Academic journal article Fathering

Preferences and Perceptions about Getting Support Expressed by Low-Income Fathers

Academic journal article Fathering

Preferences and Perceptions about Getting Support Expressed by Low-Income Fathers

Article excerpt

This report examines the perspectives of fathers of low-income children about their needs and resources for support to help them with their parenting responsibilities. The data are taken from open-ended, qualitative

interviews of 575 men as part of a comprehensive study of fathers related to the Early Head Start Longitudinal Study. The interviews, taken when the father or father figure's child was 24 months of age, asked fathers about the barriers they experienced to fathering, about the sources of support or help they had available, and about supports they thought might be useful. The transcripts were analyzed using a constant comparison method to create a coding structure and coded using NUD*IST software. The primary barrier discussed by fathers was the difficulty of juggling work and other time demands, and their time for fathering. A number of fathers said there were no barriers and furthermore said they did not want any help or support. Fathers described their primary sources of support as their spouse or partner, their own parents (especially their mothers), and their own internal resources (e.g., motivation, patience). Themes fathers discussed related to Early Head Start included (a) direct supports to fathers for parenting or concrete supports (e.g., employment, social services); (b) indirect supports to their child's mother; and (c) no supports perceived. Implications for Early Head Start father involvement programs are discussed.

Keywords: fathers, father involvement, Early Head Start, father support services


Over the past decade there has been an increasing policy emphasis on encouraging greater involvement of fathers in the lives of their children, the result of research findings associating father involvement with positive school outcomes for older children (Fagan & Iglesias, 1999; Grolnick & Slowiaczek, 1994), child support enforcement provisions in the 1996 Temporary Assistance for Needy Families Act (45 CFR 302, 2003), and advocacy by fathers themselves for policies that enable them to have a greater role in their children's lives (, 2003;, 2003).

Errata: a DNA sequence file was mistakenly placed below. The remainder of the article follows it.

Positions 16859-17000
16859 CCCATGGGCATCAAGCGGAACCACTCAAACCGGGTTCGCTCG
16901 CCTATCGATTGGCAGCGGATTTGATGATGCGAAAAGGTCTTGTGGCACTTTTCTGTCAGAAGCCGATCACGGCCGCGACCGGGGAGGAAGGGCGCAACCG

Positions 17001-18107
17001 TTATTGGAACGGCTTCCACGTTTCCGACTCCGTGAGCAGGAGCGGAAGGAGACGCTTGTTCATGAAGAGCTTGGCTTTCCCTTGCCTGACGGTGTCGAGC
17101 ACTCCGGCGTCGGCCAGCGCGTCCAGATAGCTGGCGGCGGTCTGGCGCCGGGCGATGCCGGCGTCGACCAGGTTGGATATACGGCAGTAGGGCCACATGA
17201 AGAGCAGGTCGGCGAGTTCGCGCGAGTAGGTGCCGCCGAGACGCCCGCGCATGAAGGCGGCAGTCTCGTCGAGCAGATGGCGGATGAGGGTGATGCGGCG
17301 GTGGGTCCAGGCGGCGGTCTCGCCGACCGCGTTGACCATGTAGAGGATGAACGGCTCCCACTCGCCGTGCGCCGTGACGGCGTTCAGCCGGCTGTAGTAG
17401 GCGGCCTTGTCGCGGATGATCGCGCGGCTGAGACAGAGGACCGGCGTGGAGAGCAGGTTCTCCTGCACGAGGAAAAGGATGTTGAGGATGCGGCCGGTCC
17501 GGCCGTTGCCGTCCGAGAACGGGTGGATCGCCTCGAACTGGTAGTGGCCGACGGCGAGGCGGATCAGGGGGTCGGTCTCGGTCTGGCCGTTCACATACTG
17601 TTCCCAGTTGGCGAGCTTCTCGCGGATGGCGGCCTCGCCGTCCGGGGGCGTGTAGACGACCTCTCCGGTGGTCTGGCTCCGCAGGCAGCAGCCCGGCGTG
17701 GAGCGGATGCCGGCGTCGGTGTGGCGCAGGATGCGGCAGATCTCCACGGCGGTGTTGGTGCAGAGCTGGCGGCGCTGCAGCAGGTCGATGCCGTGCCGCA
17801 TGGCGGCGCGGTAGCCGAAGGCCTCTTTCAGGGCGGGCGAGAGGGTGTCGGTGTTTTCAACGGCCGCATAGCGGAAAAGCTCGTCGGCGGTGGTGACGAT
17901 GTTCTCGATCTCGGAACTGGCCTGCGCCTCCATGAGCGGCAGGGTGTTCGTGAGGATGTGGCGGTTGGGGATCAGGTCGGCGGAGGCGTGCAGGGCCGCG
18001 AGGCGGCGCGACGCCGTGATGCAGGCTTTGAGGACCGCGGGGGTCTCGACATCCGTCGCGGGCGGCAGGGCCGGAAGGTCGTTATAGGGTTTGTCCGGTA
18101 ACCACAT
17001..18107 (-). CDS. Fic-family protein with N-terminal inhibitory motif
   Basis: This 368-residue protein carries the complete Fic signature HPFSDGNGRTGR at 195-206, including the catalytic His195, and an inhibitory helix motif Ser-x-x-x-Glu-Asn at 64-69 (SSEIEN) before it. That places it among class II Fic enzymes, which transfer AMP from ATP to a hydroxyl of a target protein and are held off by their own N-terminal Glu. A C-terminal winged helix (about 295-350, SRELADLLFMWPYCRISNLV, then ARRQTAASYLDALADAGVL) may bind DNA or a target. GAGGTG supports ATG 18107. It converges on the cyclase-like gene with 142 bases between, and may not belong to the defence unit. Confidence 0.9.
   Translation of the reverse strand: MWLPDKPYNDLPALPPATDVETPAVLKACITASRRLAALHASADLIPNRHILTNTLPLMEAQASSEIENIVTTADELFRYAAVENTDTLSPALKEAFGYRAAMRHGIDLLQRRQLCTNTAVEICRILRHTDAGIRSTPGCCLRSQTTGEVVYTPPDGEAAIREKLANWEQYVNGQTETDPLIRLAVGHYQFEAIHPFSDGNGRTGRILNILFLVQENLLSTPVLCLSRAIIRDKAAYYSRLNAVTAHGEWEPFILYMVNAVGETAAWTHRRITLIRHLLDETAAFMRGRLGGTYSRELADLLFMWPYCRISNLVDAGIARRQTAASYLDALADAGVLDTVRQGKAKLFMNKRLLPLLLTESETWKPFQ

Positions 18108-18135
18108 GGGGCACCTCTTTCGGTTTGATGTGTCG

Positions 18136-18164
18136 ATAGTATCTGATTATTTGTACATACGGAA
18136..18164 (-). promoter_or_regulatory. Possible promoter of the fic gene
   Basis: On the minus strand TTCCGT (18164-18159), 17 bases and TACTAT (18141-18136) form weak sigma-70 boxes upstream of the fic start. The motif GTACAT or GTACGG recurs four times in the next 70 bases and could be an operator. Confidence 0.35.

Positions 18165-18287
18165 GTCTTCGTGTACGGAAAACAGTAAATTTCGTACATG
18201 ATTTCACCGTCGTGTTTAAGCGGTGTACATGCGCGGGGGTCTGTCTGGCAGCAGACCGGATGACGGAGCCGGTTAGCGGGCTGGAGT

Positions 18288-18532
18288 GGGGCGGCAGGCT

Responses to this policy emphasis have led to more services intended to enhance father involvement with their children. Key among them has been the emphasis on father involvement in Early Head Start. While Head Start itself has for many years encouraged father or father-figure involvement in both the program and in the lives of their children (Head Start Information and Publication Center, 2001; Administration for Children, Youth and Families, 2000), Early Head Start, serving families with children under age three since 1996, has explicitly emphasized support, goal-setting, and education for fathers under the umbrella of its two-generation (child and parent) services (U.S. Department of Health and Human Services, 1994; U.S. Department of Health and Human Services, 1996). Targeting fathers follows findings that more men are involved in young, low-income children's lives than previously thought. For example, while only 35% of the infants and toddlers in the Early Head Start national study lived with a resident biological father married to the child's mother, just under 90% had regular contact with a father or father figure (Administration on Children and Families, 2002). Early Head Start may also be a logical program to provide supports to fathers, as recent studies suggest that fathers are more likely to be present at birth than during any other period of the child's life (Mincy & Oliver, 2003). The Administration on Children, Youth, and Families has responded to these findings by funding fatherhood support demonstration programs for Early Head Start (Administration for Children, Youth and Families, 2000).

We are learning something about the range of supports offered to fathers in Early Head Start programs. For example, Raikes, Boiler, Vankammen, and Summers (2002) conducted a study of 261 Early Head Start programs concerning father involvement. …

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